Garcia argues, and our dissenting colleagues would conclude, that, because of how the premiums were set out in the Amended Declarations, there is an ambiguity as to whether Rakowski received a policy for $2,000,000 or $1,000,000, or as to whether the policy was divisible or severable as to the amount of coverage. We disagree. The fact that the premium was separately stated for the increase in the coverage limit is irrelevant here. The $1,000,000 renewal proposal of the policy from the previous year had already been sent out before Rakowski asked for an increase in the amount of coverage to $2,000,000. The “Amended Declarations,” which, by their terms, “SUPERSEDE[D] ANY PREVIOUS DECLARATION” for the policy period beginning October 10, 2005, were sent to Rakowski after she asked for the changes to her policy. Thus, the additional billing, which separated the original premium from the amount attributable to the increase, was unremarkable and did not give rise to an ambiguity in the policy that Rakowski had asked for and GEICO agreed to provide: a liability limit of $2,000,000 as of the beginning of the new policy period. Garcia is not seeking to divide Rakowski's policy, but, in effect, to rewrite it to provide what Rakowski never asked for: a policy with coverage of only $1,000,000.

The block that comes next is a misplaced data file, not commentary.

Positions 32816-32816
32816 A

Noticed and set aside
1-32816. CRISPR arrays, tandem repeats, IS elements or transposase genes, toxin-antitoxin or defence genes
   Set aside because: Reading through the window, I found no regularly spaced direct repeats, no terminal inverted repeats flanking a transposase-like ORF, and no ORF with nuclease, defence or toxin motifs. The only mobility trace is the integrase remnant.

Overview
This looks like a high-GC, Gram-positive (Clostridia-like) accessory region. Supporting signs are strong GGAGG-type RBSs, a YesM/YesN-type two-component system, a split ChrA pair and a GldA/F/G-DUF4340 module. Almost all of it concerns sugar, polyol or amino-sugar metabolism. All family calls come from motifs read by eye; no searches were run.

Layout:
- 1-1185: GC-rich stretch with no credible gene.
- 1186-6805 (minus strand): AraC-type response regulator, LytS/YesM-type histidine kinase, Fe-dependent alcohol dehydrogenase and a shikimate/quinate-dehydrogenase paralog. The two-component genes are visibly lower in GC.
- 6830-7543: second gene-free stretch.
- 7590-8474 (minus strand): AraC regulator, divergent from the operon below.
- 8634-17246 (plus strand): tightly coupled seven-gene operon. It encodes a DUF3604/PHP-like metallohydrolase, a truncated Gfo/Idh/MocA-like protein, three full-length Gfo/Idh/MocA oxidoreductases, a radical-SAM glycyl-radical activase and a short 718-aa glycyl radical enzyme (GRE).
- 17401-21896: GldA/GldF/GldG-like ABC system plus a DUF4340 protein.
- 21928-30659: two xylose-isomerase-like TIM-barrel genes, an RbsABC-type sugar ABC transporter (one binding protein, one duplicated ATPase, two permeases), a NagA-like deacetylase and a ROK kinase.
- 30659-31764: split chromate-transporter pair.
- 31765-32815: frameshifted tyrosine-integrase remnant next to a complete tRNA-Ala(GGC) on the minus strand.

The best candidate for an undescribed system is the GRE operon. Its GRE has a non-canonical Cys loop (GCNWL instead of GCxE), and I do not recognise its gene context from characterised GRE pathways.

As Garcia points out, forfeiture is not favored in the law (see Matter of Prudential Prop. & Cas. Ins. Co. [Pearce], 126 Misc.2d at 1047), and, where cancellation of an entire policy would result in forfeiture, courts may be reluctant to hold that an insurance contract is not divisible (see id.; see also Matter of Nationwide Mut. Ins. Co. [Mason–Lumbermens Mut. Cas. Co.], 37 A.D.2d at 20). There is, however, no forfeiture here. Rakowski asked for, and received, a $2,000,000 policy, and she had $2,000,000 in coverage from the outset of the policy period, October 10, 2005. Because she only paid part of the premium, her coverage was cancelled, upon notice, when the prorated premium for the coverage she contracted for was exhausted. In other words, Rakowski got everything she paid for, and she forfeited nothing. That Rakowski “just missed” being insured for the injuries caused to Garcia is unfortunate, but nonetheless irrelevant to this analysis. GEICO sent its cancellation notice more than six months before Rakowski's vehicle struck Garcia. We are not free to alter the meaning of the policy to avoid the result caused by Rakowski's nonpayment of the premium for her $2,000,000 policy (see White v. Continental Cas. Co., 9 NY3d 264, 267; cf. Greenfield v. Philles Records, 98 N.Y.2d 562, 573).